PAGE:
21.3 C
New York
Saturday, September 24, 2022


Fall-Back Thursday – Time To Get Real?

Do you REALLY think this will go on forever?

On the right is the AAPL quarterly chart but it could also be the quarterly chart of SHLD, NFLX, FOSL, STX or PCLN (Bespoke Chart), all of whom are up more than AAPL (which is up 50%) in 2012.  We've discussed PCLN as one of my favorite shorts and we had a good discussion in Member chat last night comparing PCLN to EXPE, who drop the same amount of cash to the bottom line (before buybacks and dividends) but have just 1/8th of the market cap of PCLN.   

Sure you can say that PCLN is twice as good as EXPE (it isn't, but you can say it) but can you say it's 4 times as good?  How about 8 times?  EXPE nets $500M a year – 8 times that is $4Bn – more money than the entire travel sector makes!  How, exactly, will PCLN grow into that valuation?  Eliminate all competition and then grow the sector by 50%?  Well, that's pretty much what AAPL did but how many AAPLs can you have in one market?  

THAT is the problem my friends.  Aside from the macro concerns we discussed in yesterday's post, we have a sort of value mania that is driven by the very real success of one company, much the way we had a dot com boom in the late 90s driven by the very real success of just a few companies.  Back then, everyone was the next QCOM, YHOO, MSFT, CSCO – whichever category you were supposed to be the best.  Qualcomm, in fact, was the best performing tech stock of 1999, gaining 2,619% that year and finishing right about $100.  By the end of July, 2002, they were trading at $10 but hey, what a ride!  

In fact, here's the CNet story from Dec 29th, 1999 titled "Qualcomm Jumps on $1,000 Price Target" and coming on the heels of "Qualcomm to offer Net2Phone services in Eudora" it's no wonder people were super-excited!  AMZN was "only" up 25% that year to $100 but Jeff Bezos was Time's Man of the Year and yes, their business has been growing at an amazing rate for the past 12 years and they have crushed their competition and dominated the sector – and gained less than 6% a year for their troubles.  

Who else was up huge in 1999?  Well I can't even use their symbols because some don't even exist anymore (yet all were over $1Bn, not small caps) but they were BroadVision (1,494%), Metricom (1,416%), Ortel (1,271%), VeriSign (1,192%), ARM Holdings (1,171%), BEA Systems (1,042%), DoubleClick (1,037%), Emulex (1,025%) and InfoSpace (1,023%).  So maybe AAPL up just 50% is a chance to get in early!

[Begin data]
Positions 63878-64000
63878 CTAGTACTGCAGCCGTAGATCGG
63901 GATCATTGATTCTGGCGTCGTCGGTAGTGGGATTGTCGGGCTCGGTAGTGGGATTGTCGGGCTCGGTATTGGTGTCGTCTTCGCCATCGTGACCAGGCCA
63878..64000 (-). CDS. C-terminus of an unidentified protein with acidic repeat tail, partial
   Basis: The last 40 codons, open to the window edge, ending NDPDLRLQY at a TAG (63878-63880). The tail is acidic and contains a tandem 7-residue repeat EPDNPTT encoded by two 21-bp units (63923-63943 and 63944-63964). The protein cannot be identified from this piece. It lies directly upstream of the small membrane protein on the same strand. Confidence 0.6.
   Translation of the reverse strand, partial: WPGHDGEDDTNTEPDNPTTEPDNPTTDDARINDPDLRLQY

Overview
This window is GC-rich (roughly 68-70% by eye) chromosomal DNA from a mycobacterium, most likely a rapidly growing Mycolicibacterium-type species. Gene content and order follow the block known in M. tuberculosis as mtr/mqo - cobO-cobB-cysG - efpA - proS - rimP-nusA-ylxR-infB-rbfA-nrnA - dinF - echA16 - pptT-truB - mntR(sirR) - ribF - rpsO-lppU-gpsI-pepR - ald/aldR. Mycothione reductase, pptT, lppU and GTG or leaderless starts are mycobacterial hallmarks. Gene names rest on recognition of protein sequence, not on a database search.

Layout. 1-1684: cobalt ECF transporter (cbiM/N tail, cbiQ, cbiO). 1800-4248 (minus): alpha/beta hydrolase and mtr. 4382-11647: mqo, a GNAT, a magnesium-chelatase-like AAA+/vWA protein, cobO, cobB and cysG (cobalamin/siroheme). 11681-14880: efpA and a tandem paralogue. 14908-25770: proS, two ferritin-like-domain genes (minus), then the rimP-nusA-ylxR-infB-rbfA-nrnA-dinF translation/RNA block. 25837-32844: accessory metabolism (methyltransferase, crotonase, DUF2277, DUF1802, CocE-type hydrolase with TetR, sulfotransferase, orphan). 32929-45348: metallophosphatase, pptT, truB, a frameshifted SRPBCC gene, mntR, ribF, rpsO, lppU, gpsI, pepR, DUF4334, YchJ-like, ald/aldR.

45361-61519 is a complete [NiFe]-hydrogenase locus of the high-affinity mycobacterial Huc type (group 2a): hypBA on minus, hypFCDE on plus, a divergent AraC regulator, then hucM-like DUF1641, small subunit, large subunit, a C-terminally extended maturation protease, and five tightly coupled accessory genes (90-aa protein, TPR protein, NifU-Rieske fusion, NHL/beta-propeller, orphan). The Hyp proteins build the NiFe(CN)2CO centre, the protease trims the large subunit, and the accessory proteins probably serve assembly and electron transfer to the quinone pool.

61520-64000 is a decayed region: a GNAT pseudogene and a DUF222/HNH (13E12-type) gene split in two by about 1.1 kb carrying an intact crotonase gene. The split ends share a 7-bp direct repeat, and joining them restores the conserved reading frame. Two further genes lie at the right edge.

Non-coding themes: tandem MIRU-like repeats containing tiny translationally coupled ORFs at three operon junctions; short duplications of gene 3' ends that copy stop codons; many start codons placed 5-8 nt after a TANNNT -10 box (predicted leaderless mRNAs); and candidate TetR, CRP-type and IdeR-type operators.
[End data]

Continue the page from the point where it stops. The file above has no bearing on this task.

The two worst performers of 1999 were IM, who dropped 63% to $10 but are up 80% since then and XRX, who fell 62% to $20 and never did recover.  Long-Term, the market doesn't know a thing!  In the short-run, we can play PCLN, FOSL, NFLX or the CMG but don't delude yourself that these are long-term investments – that's how fortunes get lost…

Meanwhile, the real question is – are we in late 1999 and about to get a major shock of cold water thrown in our faces or are we in late 1998 and taking a pause that refreshes before the real fireworks begin?  

The bull case is all about recovery, which we're just not seeing on a Global basis (and even the US is debatable) and INFLATION.  Inflation I consider a good reason to bet AAPL can go to $1,000 – because $1,000 is how much a new IPhone will cost once inflation takes hold and it's very likely it will take hold as the supply of money, World-wide, is through the roof – up over 100% since 2007.  The problem is that money is not moving (no velocity) so the economy is not growing.  Until we see the money move through the broad economy (wage increases, interest rates rising), we're not going to have inflation that sticks because the consumer is out of money.  

How will PCLN (now $704) take over the entire travel sector AND increase sector revenues and profits by 50% if the consumer is out of money?  That's why PCLN strikes me as particularly vulnerable – aside from getting too big for their britches, they also depend on the bottom 90% traveling and the company has been benefiting from a recovery in top 10% travel and higher airfares but, like gas prices – we are hitting a wall at how much money the average consumer can afford to pay.  We're already seeing drastic cutbacks in fuel consumption (see yesterday's post) and David Rosenberg postulates that the only thing that saved the economy in January and February this year was a mild winter – now that we hit driving season, where is $80 per tank going to come from?